I removed the other motor mounts and used just the zip tie method. to help reduce a little more weight.  After a couple of great test flights I had a crash, everything survived. However since I was over tarmac one of the motors got a chip. I wanted to prevent this. So back to my reliable foam golf balls. I moved the motors in on the arms about 25mm, this left about 20mm to push on a foam golf ball. The foam is high density and you can use a drill to make a nice hole. They just push it on. This has help in my other struggles with gravity, no more damage to report.

Even after this particular nasty crash.


My next mission was to have a "universal" mounting system so could easily put a gimbal, FPV, camera on and off the tricopter.  I still don’t have a goto frame so wanted the ability to move accessory gear to and from my different options.

A while a go I order a universal landing gear from HobbyKing that has rubber mounts and the carbon tubes. Using a square bit of fiberglass to mount the rubber mounts to and then bolted that to the tricopter. Its easily removed if I need to.

After measuring up the holes and drilling them out both for the mounts and to mount to the Batbone frame (Using existing holes) I bolted it to the frame. I now had my universal mounting system.



After A LOT of frustrating trial and error I also changed from the wire method to hold the under sling camera mount and battery holder. I wanted something that wasn’t as tall and simpler to look after.  When I was mucking about trying to get a lower profile using the wire I reintroduced jello… it was very frustrating to try and find that sweet spot.

So I tried silicon tube, I got it from my local pet shop, its 6mmOD and used for air pumps. I reused the base plate but used two loops of the silicon tube. The loops are at a length that when mounted to the tricopter that they are a little stretched.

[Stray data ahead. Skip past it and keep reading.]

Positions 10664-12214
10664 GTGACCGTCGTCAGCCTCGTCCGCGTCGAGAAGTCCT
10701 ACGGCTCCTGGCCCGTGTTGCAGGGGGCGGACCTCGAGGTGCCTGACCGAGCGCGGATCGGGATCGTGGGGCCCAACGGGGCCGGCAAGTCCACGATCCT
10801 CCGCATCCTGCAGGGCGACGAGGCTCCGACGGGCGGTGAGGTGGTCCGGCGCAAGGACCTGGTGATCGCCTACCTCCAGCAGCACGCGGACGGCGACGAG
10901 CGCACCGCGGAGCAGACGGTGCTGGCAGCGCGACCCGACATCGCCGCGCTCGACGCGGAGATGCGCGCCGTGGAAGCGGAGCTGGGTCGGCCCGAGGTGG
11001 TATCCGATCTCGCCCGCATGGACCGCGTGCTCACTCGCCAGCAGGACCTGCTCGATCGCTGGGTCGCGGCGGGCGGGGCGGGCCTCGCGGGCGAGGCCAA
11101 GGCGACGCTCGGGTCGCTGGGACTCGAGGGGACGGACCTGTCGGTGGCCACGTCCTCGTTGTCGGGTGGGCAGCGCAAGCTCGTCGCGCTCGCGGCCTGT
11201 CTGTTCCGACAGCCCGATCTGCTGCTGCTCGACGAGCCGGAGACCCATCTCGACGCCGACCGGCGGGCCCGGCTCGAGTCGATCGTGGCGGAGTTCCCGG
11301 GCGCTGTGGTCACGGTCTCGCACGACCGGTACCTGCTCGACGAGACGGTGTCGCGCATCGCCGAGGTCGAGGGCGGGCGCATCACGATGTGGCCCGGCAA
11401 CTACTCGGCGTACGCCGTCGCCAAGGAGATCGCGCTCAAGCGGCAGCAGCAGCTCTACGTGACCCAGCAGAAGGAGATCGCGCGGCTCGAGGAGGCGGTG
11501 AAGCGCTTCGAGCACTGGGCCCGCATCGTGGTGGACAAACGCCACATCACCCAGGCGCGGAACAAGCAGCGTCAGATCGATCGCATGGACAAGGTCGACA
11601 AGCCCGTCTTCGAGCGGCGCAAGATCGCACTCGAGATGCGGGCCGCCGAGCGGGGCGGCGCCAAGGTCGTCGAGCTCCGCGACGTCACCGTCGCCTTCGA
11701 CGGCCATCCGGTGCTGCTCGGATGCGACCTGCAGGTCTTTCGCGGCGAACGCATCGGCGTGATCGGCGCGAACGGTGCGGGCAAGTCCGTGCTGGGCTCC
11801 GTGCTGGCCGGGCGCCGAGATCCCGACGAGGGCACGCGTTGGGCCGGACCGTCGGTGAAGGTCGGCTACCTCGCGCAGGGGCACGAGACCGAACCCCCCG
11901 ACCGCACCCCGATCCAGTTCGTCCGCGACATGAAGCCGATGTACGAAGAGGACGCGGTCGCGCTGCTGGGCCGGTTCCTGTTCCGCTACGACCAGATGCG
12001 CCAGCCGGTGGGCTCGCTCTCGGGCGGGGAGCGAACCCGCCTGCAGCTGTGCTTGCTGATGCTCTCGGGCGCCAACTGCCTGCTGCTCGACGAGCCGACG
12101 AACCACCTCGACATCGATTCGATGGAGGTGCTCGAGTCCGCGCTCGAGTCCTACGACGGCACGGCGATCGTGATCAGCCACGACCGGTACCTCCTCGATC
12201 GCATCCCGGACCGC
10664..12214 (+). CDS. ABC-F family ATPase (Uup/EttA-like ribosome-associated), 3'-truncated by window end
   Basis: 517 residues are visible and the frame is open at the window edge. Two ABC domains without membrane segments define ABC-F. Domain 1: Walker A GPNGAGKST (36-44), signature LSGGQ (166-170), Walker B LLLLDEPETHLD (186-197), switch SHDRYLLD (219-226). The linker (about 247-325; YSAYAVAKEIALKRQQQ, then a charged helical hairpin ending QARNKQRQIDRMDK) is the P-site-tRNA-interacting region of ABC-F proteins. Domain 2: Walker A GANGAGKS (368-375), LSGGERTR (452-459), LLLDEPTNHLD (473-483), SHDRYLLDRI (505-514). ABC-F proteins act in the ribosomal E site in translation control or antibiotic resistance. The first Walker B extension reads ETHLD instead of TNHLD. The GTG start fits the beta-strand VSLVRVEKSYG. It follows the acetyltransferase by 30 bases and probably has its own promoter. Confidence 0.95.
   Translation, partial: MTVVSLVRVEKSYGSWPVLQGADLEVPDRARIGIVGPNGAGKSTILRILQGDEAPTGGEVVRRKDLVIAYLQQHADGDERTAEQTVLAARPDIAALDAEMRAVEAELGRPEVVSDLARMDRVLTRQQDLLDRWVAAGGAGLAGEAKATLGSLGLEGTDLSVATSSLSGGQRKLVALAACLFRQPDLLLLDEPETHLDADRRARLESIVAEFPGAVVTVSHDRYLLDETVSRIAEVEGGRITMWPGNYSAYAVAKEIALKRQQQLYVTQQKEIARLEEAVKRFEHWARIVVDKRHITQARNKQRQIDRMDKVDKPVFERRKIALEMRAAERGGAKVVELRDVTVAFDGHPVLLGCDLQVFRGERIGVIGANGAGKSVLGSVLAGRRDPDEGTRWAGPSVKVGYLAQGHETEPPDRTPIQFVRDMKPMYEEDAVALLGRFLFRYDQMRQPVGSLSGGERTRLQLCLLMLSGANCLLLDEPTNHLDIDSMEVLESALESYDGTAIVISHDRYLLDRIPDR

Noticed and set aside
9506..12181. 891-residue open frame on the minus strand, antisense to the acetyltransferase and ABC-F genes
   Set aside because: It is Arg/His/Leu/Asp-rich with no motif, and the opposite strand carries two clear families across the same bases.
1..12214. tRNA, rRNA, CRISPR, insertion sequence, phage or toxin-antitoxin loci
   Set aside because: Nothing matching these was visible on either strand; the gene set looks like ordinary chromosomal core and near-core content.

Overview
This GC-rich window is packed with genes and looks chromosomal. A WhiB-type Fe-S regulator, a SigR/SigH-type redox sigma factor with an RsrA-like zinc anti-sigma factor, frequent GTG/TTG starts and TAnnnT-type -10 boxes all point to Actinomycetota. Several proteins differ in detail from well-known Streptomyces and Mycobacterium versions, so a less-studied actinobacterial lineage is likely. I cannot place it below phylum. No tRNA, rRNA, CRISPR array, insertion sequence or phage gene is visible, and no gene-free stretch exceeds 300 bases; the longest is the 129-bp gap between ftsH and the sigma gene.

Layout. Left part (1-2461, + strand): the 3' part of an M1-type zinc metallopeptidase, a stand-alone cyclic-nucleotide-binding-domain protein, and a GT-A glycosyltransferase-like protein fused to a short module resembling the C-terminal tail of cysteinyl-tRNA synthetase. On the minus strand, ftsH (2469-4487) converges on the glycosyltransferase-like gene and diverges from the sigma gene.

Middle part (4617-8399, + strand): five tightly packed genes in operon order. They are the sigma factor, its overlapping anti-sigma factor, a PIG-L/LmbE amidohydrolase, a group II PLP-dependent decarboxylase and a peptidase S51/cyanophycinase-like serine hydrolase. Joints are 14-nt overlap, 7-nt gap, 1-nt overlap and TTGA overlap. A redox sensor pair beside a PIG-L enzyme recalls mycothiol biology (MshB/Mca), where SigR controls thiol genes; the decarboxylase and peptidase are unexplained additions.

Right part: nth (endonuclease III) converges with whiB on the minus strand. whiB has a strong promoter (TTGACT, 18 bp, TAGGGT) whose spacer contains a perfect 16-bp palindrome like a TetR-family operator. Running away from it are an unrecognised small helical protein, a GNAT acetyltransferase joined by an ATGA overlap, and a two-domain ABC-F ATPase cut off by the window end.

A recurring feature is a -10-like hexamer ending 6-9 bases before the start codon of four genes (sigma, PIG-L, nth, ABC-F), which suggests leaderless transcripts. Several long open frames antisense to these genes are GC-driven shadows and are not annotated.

The result was perfect no jello, this is with crash damaged props not just not balanced, but with bits missing.

I then just zip tied some landing gear to the tubes. Very happy with the end results.

I get about 8.5 minutes of flight in a 2200 3s (the cheap Turnigy ones). So would be interesting to see what the flight time would be on larger capacity battery and 11x5 props.

 A quick video on after the build, it was really windy but no jello.





iwan_canobi on December 1, 2013
Nice one, I really like the golf ball idea for the landing gear, might try that one out myself!
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Eddy Current on December 2, 2013
Nice build! +1 on the foam golf ball idea!
I fly a Titan from FortisAirframes (and I'm building a Bat Bone for Christmas for my nephew). One thing about the Titan, the booms are 10mm, and the Yaw Mechanism has holes cut to zip tie it to the boom. You may have to cut into your 12mm booms to get the zip ties attached.
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bluefishnz on December 2, 2013
Updated the post as the Fortis yaw arrived, It zip tied with no problems to the 12mm wooden arms. I used some double sided tape as well as the zip ties. I love it. I will be getting a full frame once I save some $$ for the shipping cost to NZ and learn how to cheat gravity better than Im currently doing. The more you learn to fly the more you want to try ... and I quickly go beyond my skill.. but as the say build, fly, crash, repair, repeat.
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cacomistle on December 2, 2013
Check this 3D printed tricopter yaw mechanism:
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LokaDesign on December 5, 2013
too expansive!
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Batbone Tricopter : various builds